Baltimore Orioles: Ryan Mountcastle’s most important spring

SARASOTA, FL - FEBRUARY 23: Ryan Mountcastle #79 of the Baltimore Orioles bats during a Grapefruit League spring training game against the Tampa Bay Rays at Ed Smith Stadium on February 23, 2018 in Sarasota, Florida. The Rays won 6-3. (Photo by Joe Robbins/Getty Images)
SARASOTA, FL - FEBRUARY 23: Ryan Mountcastle #79 of the Baltimore Orioles bats during a Grapefruit League spring training game against the Tampa Bay Rays at Ed Smith Stadium on February 23, 2018 in Sarasota, Florida. The Rays won 6-3. (Photo by Joe Robbins/Getty Images) /
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Ryan Mountcastle faces an important spring with the Baltimore Orioles.

As MLB Spring Training begins, fans are deluged with “one for every team” articles, sometimes written by one, sometimes written by many. For a last place team like the Baltimore Orioles, poverty-stricken partisans are panning a lot of stream water with such pieces, looking for golden nuggets of hope.

It was, then, important to those Baltimore fans to see MLB.com select Ryan Mountcastle as the O’s “one prospect to watch” for their Feb. 13 compendium of 30 hopeful young players. Mountcastle is a 6-foot-3, 195-pounder who is identified in the MLB.com piece as a first baseman/outfielder. However, Fangraphs.com indicates that he is a third baseman/shortstop. CBSSports.com lists him as a shortstop.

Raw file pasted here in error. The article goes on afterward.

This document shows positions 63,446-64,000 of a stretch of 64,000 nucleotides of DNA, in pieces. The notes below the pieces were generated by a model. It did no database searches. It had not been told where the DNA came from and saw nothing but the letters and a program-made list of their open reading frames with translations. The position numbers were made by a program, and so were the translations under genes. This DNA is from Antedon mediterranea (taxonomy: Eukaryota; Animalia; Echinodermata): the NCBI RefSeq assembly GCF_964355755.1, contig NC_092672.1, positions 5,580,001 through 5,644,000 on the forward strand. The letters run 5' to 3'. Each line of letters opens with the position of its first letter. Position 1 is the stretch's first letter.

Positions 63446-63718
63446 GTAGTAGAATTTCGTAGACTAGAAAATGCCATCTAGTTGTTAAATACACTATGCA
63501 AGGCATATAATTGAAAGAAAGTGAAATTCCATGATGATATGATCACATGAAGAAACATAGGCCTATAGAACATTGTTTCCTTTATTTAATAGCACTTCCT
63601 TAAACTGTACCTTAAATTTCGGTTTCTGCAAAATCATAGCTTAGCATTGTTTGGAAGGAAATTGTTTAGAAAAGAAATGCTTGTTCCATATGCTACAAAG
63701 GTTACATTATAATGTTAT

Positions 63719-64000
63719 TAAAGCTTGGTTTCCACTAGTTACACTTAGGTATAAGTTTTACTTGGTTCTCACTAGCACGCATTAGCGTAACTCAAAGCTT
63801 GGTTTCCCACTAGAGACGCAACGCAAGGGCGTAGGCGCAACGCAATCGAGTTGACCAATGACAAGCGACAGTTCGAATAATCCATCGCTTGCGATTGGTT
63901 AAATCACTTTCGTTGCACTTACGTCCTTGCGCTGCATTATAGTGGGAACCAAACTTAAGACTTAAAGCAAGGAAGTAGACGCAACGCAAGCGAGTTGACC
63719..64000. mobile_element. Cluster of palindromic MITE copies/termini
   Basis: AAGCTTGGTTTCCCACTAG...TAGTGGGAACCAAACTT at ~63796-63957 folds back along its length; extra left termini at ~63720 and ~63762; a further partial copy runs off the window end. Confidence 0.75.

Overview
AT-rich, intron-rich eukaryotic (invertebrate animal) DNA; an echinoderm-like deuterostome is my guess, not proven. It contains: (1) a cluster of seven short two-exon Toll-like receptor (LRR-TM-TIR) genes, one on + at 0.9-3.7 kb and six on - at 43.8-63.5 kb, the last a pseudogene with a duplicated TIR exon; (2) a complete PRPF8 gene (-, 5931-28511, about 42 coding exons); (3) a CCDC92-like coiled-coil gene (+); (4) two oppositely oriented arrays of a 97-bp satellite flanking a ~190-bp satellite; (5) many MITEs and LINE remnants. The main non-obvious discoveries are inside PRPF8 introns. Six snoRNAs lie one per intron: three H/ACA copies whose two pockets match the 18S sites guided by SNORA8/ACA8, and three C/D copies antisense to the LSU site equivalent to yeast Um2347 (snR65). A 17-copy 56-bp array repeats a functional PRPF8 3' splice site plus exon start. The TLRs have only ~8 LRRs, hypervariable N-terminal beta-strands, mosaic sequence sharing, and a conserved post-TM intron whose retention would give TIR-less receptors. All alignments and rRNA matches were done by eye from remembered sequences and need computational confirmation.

So…he’s apparently a large, modern shortstop. Sort of.

All right, that sort of explains his number 94 prospect ranking by MLB.com despite his being last year’s International League MVP. (Dear God above, don’t send us anymore “super-utilitymen.” Just give him one glove.)

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Mountcastle slashed .312/.344/.527 with 25 homers in his first season with the Triple-A Norfolk Tides, and Joe Trezza, the MLB.com writer who wrote the paragraph on the player, opines that he “could make a run at the Opening Day roster with a good showing in Grapefruit League play.” Also, for what it’s worth, Mountcastle is that rare high school first-round draft pick actually ready for consideration as ready for The Bigs about when he might have been finishing college if he had gone on with schooling.

Baltimore Orioles fans can only hope all that is not a mass of false indicators after Austin Hays and his slow progress toward the big club after a college career.

What are some of the other reasons to have hope about Mountcastle? He is the Fangraphs.com fourth-ranked player in the O’s organization, but the top player with Triple-A experience, which arguably means he is also their number one Orioles minor-league player.

Fangraphs.com ratings for Mountcastle are seemingly promising as well, as are videos of his play.

Let’s start with the ratings – all reasonably or very good by any measure (or percentages) – 50/55 for hitting, 35/40 for fielding (anywhere, I suppose), a perfect 60/60 for raw power, and so forth. Videos show potential fans a right-handed hitter with quick hands, if not quite as quick as Andrew McCutchen’s hands when he was 23. He has good power to all fields and runs well.

Fans will begin to see how often and where Mountcastle plays this spring beginning Feb. 22 in North Port, FL, against the Atlanta Braves. Expect the Baltimore Orioles to play him fairly often while they try to resolve what Trezza refers to as “the questions regarding his plate discipline and defensive home.”

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O’s fans hope the plate discipline matter is something Mountcastle merely needs reminders about because, well, .312 in Triple-A already demonstrates reasonable judgment in and of itself (but you never know). Where his glove fits may be another matter.